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Thursday, 5 January 2012

Record Review - A Tribute To The Runaways

Take It Or Leave It – A Tribute To The Queens of Noise: The Runaways

The tribute album is alive and well and living in …New Jersey! Like Imaginary and Cleopatra before them, Main Man has set up a cottage industry with a series of well-received tributes (Queen, Devo, Kiss, AC/DC, Cars, Alice Cooper, David Bowie, the Stones, et.al) and this is one of their best. Nearly 35 years after their debut album shocked the music world by proving that girls CAN play rock ‘n’ roll, The Runaways are still revered by a legion of loyal fans around the world. The recent biopic (based on original vocalist Cherie Currie’s autobiography) introduced their music to a whole new generation and guitarist Joan Jett and her Blackhearts were recently nominated for induction into the Rock and Roll Hall of Fame. The Runaways music has inspired other female artists to pick up guitars and form bands, and can be partially credited with opening doors for acts like The Donnas, The Go-Go’s, The Bangles, L7, Bikini Kill, and countless other female rock ‘n’ rollers and Riot Grrrls to get their music released. Now Main Man Records has compiled a 2-disk, 36-track tribute with contributions from some of their biggest protégés, including The Donnas, Japanese legends Shonen Knife, Bikini Kill’s Kathleen Hanna (whose duet with Peaches on the Runaways’ traditional live finale, the theatrical ‘Dead End Justice’ features her first-ever collaboration with husband/Beastie Boy/producer Ad-Rock), England’s cuddly punkettes, Kittie (a ferociously, fire-breathing ‘Fantasies’), and rock ‘n’ roll sweetheart Bebe Buell. There’s also a generous selection of The Runaways’ newest torch-bearers from the NWOFHMPR (New Wave Of Female Heavy Metal Punk Rockers): Care Bears On Fire, The Stay At Homes, and Clinical Trials.

The Runaways’ influence also inspired such renown artists as David Johansen (reliving his NY Dolls’ days with a blistering ‘Blackmail’, featuring guitarist Earl Slick), The Dandy Warhols (a psychedelically vampyric ‘Cherry Bomb’), The Bongos’ Richard Barone (a glammy bubblegum-styled ‘Hollywood’), The Adolescents, White Flag, and Derwood Andrews (Generation X) to donate their time to joining the party. And wait til you hear the throat-shredding punk antics of former child actor Robbie Rist (Cousin Oliver from The Brady Bunch) on the obscure ‘Yesterday’s Kids’! Best of all, Main Man is also going to donate a portion of the proceeds to the American Institute for Cancer Research in honour of Runaways drummer Sandy West, who lost her fight with cancer five years ago.

So not only is the release benefiting a terrific cause, but it features some of the most fun you’ll have all year enjoying some fantastic rock ‘n’ roll. What often got overlooked when critics lambasted The Runaways for being nothing more than producer/manager Kim Fowley’s latest play things (they’re jailbait AND they play rock ‘n’ roll!) was that they wrote their own incredibly infectious tunes and they understood rock ‘n’ roll history, drawing their own inspiration from the likes of Gary Glitter, The Stooges, Suzi Quatro, Mott The Hoople, The Sex Pistols, and The Ramones (whose Johnny confesses to his crush on Cherie.) Another stroke of genius from compilers Lauren Varga (who once worked for Joan Jett) and label head Keith Roth (Frankenstein 3000) was their decision to track down and insert vintage radio spots, gig promos, and interviews with band members (courtesy legendary DJs Rodney Bingenheimer, Meg Griffin, Carol Miller, and, uh, yours truly) in between most of the tracks. So you get to hear firsthand how the band formed, what it was like to join the group, how tough it was to break into the male-dominated world of rock ’n’ roll, how excited (and frightened) they were to be mobbed by their Japanese fans, and how they went “gaga” meeting Robert Plant and Jimmy Page at one of their gigs (wearing Runaways T-shirts, no less!)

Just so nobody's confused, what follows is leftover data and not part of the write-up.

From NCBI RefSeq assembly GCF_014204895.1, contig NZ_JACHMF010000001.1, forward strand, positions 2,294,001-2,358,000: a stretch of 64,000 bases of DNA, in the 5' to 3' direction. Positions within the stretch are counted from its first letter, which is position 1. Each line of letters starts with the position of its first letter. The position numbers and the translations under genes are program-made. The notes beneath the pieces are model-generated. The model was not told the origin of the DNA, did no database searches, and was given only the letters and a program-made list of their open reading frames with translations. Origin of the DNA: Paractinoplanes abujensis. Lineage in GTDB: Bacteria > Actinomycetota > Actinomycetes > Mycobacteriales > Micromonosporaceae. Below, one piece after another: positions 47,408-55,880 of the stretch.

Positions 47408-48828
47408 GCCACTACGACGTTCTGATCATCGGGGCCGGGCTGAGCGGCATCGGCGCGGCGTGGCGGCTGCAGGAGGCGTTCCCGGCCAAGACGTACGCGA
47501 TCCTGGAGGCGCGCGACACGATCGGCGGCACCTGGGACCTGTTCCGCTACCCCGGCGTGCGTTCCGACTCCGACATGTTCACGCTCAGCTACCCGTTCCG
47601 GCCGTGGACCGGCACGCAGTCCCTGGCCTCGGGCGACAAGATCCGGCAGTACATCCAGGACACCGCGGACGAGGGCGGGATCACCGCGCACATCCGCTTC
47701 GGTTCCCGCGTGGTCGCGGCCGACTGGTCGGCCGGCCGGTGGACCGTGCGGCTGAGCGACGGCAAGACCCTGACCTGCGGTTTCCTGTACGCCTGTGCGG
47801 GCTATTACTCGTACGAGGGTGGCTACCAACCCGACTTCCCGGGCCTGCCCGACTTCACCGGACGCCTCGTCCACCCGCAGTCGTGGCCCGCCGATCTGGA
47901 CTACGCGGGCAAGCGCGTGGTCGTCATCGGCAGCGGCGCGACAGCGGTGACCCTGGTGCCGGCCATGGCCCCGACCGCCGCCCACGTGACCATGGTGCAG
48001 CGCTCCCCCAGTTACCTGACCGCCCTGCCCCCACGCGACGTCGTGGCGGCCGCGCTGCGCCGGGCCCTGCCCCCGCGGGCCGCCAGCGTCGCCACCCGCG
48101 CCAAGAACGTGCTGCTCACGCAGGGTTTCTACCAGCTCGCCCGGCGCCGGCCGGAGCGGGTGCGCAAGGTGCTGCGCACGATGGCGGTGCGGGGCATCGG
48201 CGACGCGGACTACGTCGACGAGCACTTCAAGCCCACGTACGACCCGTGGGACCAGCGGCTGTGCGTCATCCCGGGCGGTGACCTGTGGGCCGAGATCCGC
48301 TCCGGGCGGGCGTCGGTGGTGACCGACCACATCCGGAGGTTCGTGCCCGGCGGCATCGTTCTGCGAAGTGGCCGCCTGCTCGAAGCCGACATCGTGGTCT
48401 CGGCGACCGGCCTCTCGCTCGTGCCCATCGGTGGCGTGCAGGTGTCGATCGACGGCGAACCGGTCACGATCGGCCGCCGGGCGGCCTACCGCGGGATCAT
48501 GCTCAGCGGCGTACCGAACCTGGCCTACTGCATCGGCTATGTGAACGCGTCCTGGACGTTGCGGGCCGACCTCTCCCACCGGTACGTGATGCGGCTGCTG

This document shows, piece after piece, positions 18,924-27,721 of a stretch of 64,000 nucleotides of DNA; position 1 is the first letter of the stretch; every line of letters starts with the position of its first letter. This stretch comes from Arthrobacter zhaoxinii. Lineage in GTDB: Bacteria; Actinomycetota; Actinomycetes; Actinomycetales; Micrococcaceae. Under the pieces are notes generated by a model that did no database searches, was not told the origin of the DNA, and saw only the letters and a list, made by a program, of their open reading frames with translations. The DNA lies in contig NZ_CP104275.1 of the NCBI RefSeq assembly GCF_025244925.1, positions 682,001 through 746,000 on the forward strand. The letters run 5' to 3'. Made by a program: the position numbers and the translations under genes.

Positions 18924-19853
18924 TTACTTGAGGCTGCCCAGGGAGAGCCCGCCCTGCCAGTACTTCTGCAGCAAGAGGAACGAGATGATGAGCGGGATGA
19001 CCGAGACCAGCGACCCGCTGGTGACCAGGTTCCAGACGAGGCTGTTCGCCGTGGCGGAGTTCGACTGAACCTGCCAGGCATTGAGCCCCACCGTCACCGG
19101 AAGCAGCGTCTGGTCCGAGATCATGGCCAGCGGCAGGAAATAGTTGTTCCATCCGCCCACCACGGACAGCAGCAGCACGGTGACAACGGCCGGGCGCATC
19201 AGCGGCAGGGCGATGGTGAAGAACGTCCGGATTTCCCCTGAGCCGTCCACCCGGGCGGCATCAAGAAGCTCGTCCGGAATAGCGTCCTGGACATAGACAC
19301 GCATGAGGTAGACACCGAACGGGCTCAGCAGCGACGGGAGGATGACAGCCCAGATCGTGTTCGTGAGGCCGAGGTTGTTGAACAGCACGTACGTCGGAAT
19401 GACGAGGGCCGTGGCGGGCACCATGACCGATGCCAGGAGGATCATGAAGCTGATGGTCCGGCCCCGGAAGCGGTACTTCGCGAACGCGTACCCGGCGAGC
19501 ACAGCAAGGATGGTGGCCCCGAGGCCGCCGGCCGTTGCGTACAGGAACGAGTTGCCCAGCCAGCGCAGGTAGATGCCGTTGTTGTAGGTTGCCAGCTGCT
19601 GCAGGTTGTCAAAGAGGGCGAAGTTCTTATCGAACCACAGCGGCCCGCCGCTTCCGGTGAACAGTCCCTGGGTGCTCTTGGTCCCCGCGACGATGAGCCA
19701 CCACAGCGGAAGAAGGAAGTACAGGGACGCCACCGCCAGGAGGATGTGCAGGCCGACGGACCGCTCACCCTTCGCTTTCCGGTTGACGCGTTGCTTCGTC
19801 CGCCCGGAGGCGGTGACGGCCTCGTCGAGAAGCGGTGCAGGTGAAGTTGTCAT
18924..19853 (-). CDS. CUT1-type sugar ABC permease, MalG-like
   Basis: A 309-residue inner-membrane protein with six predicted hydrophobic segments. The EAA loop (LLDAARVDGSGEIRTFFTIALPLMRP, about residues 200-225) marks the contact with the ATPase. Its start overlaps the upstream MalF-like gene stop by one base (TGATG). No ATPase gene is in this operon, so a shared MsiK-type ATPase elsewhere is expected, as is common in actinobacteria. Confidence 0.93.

And what about the music? Well, it’s obvious that every artist on here WANTED to be here – this is not a collection of half-assed cover versions rattled off for a quick buck. Everyone involved, from the recognisable national acts to the in-house Main Man artists turn in loving renditions of The Runaways’ most popular songs, as well as more obscure fan favourites. All of the original albums are sampled, and there are even a few versions of some of the girls’ best cover tunes (Shonen Knife prove they’re still one of the hottest female punk bands around on The Sex Pistols’ ‘B[r]ack [R]eather’ and Earl Slick adds a snarling guitar solo to teenage female power-punk trio Care Bears On Fire’s rendition of his ‘Saturday Night Special’). Some of the many highlights include The Donnas’ ter-riff-ic, anthemic fistpumper ‘Queens of Noise’, Frankenstein 3000’s testosterone-fueled stomp through ‘California Paradise’, Blue Fox’s powerful ‘Neon Angels On The Road To Ruin’, The Easy Outs’ hard-driving ‘Is It Day Or Night’ (featuring The Grip Weeds’ Kurt Reil), and The Toilet Boys’ tearful ‘Born To Be Bad’. Runaways fans will also be pleased to know that Sandy West’s final recording (as a member of Blue Fox) is also included, as well as a guest appearance by Cherie Currie on Frankenstein 3000’s ‘American Nights.’

Punk, Glam, or good old R’n’R – The Runaways mastered it all. The variety of the music on this set is amazing considering that the girls recorded the originals (one live album/four studios) before they turned 21! As tribute albums go, this is one of the best.

Jeff Penczak

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